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You Can Invest Your Digital Spare Change But Does It Make Sense To Do So?

Small change apps help you invest the difference between the billed amount and the next 10. While it can help inculcate saving habit, it may have risks too.

You Can Invest Your Digital Spare Change But Does It Make Sense To Do So?
You Can Invest Your Digital Spare Change But Does It Make Sense To Do So?

Are you among those who put all the small change accumulated during the day in a piggy bank every evening? Collecting small change is among age-old household habits, but with the onset of online payments, the concept is getting old.

Some financial apps are trying to tap this habit even with digital payments. Recently, Deciml, a fintech company launched their small change investing feature. Several other apps, including Appreciate, Jar, Niyo and others, too have entered this segment.

Here’s what small change investing is all about and its pros and cons.

What Is Small Change Investing?

These apps are based on the concept of micro-investing. To be able to do that, they scan the SMSes related to financial transactions received on your device and other data. Each time you make a digital purchase or payment, the app will send a nudge to invest the digital spare change. The app nudges you to invest the difference between the billed amount and the nearest round figure. For instance, if you pay Rs 595 for a new earphone, the app will give you the option of investing Rs 5.

These apps automatically round off the transaction to the next 10 (or a multiple of 10, whatever you choose) which in this case is Rs 600, and instantly invest the spare change, says Satyajeet Kunjeer, founder and CEO of Deciml, a financial services company.

Where your money gets invested depends on the app you choose. Usually, apps have tie-ups with different providers. For example, Deciml users can invest in schemes of ICICI Prudential Mutual Fund and Motilal Oswal Asset Management Company. The app also gives the option of investing in a fixed deposit. Similarly, Appreciate app allows subscribers to invest in US stocks. The Niyo app allows users to preselect a mutual fund of their choice. After the saving hits a minimum threshold, the amount gets automatically invested in the chose fund. Jar app allows users to buy digital gold.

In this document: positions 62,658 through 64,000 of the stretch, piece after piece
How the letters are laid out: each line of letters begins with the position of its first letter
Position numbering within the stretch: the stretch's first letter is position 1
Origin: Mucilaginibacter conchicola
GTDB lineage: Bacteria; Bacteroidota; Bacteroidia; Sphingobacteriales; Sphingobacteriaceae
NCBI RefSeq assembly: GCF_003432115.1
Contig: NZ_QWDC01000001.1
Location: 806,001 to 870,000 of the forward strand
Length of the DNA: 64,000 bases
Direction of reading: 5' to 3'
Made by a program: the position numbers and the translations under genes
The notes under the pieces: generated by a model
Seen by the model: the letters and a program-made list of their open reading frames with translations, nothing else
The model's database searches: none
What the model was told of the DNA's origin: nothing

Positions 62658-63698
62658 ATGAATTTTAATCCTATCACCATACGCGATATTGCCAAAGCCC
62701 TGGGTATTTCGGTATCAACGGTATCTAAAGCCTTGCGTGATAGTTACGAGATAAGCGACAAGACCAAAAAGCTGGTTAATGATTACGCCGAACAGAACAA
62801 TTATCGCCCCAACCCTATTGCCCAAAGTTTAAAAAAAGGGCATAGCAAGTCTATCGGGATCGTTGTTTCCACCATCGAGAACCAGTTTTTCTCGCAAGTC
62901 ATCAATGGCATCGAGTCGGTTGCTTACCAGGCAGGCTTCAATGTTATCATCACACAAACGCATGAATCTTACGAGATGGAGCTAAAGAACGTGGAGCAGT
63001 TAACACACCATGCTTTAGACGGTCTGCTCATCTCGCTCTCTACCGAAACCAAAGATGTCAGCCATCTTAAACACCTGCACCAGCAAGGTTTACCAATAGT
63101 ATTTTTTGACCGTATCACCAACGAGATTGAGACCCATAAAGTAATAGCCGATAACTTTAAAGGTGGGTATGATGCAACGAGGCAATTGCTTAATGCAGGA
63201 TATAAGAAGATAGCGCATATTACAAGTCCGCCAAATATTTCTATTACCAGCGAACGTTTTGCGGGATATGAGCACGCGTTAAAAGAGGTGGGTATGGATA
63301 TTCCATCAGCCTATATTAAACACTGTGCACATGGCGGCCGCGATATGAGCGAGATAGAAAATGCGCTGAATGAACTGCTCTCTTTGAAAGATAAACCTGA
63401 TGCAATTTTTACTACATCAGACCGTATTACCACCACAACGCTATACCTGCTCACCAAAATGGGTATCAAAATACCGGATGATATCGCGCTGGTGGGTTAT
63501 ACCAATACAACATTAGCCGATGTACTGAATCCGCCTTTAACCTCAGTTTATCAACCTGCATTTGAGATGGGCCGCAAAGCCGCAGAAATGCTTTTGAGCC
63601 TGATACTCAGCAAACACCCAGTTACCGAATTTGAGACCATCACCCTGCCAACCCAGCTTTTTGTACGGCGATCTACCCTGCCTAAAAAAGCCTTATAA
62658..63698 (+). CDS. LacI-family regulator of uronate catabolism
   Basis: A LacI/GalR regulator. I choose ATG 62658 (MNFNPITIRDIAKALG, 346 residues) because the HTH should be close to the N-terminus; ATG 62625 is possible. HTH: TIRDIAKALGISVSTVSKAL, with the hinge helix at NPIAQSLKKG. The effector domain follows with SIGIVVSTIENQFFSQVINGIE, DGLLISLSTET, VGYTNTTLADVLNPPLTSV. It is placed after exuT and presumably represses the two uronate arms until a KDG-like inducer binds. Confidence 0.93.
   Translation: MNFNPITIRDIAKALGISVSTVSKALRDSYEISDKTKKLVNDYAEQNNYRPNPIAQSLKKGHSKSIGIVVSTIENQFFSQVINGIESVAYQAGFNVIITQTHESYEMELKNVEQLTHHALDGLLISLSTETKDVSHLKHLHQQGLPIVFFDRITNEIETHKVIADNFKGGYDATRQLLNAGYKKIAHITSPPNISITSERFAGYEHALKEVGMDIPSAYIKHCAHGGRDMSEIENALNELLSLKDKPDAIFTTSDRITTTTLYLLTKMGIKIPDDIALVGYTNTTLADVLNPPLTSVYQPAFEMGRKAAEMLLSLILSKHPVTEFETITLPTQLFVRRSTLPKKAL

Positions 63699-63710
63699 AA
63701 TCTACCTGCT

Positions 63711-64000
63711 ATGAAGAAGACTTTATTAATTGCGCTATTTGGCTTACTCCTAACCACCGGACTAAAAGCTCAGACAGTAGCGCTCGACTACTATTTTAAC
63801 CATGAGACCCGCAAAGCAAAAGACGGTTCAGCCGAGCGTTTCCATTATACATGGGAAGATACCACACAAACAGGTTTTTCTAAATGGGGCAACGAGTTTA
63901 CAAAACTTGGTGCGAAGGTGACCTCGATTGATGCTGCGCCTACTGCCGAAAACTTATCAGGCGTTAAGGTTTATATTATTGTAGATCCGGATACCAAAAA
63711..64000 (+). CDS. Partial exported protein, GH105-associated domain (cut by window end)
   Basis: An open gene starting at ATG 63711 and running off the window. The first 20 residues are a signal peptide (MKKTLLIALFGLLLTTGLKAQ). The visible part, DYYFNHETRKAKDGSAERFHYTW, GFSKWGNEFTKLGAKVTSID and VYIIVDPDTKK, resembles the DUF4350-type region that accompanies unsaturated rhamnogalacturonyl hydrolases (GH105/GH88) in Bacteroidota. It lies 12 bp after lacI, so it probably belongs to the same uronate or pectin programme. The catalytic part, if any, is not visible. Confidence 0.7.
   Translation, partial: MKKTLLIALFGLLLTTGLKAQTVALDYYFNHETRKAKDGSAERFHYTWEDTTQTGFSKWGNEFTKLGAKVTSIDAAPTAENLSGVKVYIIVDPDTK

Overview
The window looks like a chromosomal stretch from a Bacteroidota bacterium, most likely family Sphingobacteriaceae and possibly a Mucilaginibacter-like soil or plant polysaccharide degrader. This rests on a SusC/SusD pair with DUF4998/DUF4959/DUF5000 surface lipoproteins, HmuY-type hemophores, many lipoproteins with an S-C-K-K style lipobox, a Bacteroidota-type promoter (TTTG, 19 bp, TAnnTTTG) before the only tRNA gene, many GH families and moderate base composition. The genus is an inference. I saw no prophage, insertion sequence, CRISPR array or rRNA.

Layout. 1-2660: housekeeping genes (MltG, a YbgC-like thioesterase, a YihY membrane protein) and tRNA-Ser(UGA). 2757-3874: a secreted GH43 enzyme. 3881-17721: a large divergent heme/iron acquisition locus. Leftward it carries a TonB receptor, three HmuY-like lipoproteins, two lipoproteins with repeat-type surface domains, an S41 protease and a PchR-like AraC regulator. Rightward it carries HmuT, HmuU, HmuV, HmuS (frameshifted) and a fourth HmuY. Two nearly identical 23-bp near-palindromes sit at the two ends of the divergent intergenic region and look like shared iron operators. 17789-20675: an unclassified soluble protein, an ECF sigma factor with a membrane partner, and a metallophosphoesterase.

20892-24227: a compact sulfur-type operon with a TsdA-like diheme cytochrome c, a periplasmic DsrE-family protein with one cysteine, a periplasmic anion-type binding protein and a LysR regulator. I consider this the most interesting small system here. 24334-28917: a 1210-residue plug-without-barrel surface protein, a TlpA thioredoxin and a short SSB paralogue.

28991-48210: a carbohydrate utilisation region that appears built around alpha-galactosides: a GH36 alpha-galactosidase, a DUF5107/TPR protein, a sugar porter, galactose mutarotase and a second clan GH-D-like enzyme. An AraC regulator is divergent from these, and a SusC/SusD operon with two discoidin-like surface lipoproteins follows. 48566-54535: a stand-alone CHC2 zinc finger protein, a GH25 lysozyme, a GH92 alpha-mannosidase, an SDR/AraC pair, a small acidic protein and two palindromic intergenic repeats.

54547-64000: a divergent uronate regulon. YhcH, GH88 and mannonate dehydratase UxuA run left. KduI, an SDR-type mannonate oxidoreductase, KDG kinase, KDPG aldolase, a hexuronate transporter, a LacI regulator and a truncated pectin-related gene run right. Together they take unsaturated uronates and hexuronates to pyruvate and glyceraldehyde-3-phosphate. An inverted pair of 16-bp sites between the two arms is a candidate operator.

The app nudges you to invest the difference between the billed amount and the nearest round figure.
The app nudges you to invest the difference between the billed amount and the nearest round figure.

Do They Work For The Gen Z And Millennials?

Change investing is suitable for young investors as there is no minimum investing limit in most of these apps. For instance, it will also invest Re 1 on your behalf. Plus, it may help inculcate investing habit.

“The liberty of investing a little more whenever you want, to help inculcate the idea that rather than leaving around any bonus money or focussing on spending it, it’s always a better idea to invest it (no matter how small it may be),” adds Kunjeer.

Some of these apps also include suggestions and advice through robo advisory. For instance, Appreciate app provides artificial intelligence (AI) algorithms to suggest US stocks.

These apps also make tracking expenses simpler. “This type of investing fits in perfectly here because this is a demographic (young people) that is already pretty tech-savvy and transacts digitally almost every day,” adds Kunjeer.

Small Change Investing
While small change investing may help young people get into the habit of investing but for the long term, it is not feasible

Things To Keep In Mind 

Overspending: These apps may indirectly nudge you to spend more to invest more.

“While small change investing may help young people get into the habit of investing but for the long term, it is not feasible. Suppose you buy a pizza for Rs 196, then Rs 4 will get invested. For investing a sizable corpus, you need to spend more. So, indirectly these apps are encouraging you to spend more to invest more. If investors are serious about building a sizable investment corpus, they should use direct mutual fund platforms and apps to invest systematically rather than using these change investing apps." said Rushabh Desai, founder of Rupee with Rushabh Investment Services.

Data Privacy: These apps track SMSes and other data in your phone, which means some of your information is exposed. Desai further, says that there is always a risk of personal data privacy with these small change investing apps. These apps could in the future harvest financial data of users and target them with cross-selling of other financial products or may even sell this data to other companies. 

“Since users are agreeing to these changes, investing apps reading and analysing users’ SMS there is always a chance of sensitive financial information data getting leaked or hacked. Platform specific cyber safety mechanisms need to be checked by the individual investing in these apps,” added Desai.

Always read the terms and conditions of these apps and ask about the app’s specific data handling and governance protocols before signing up.

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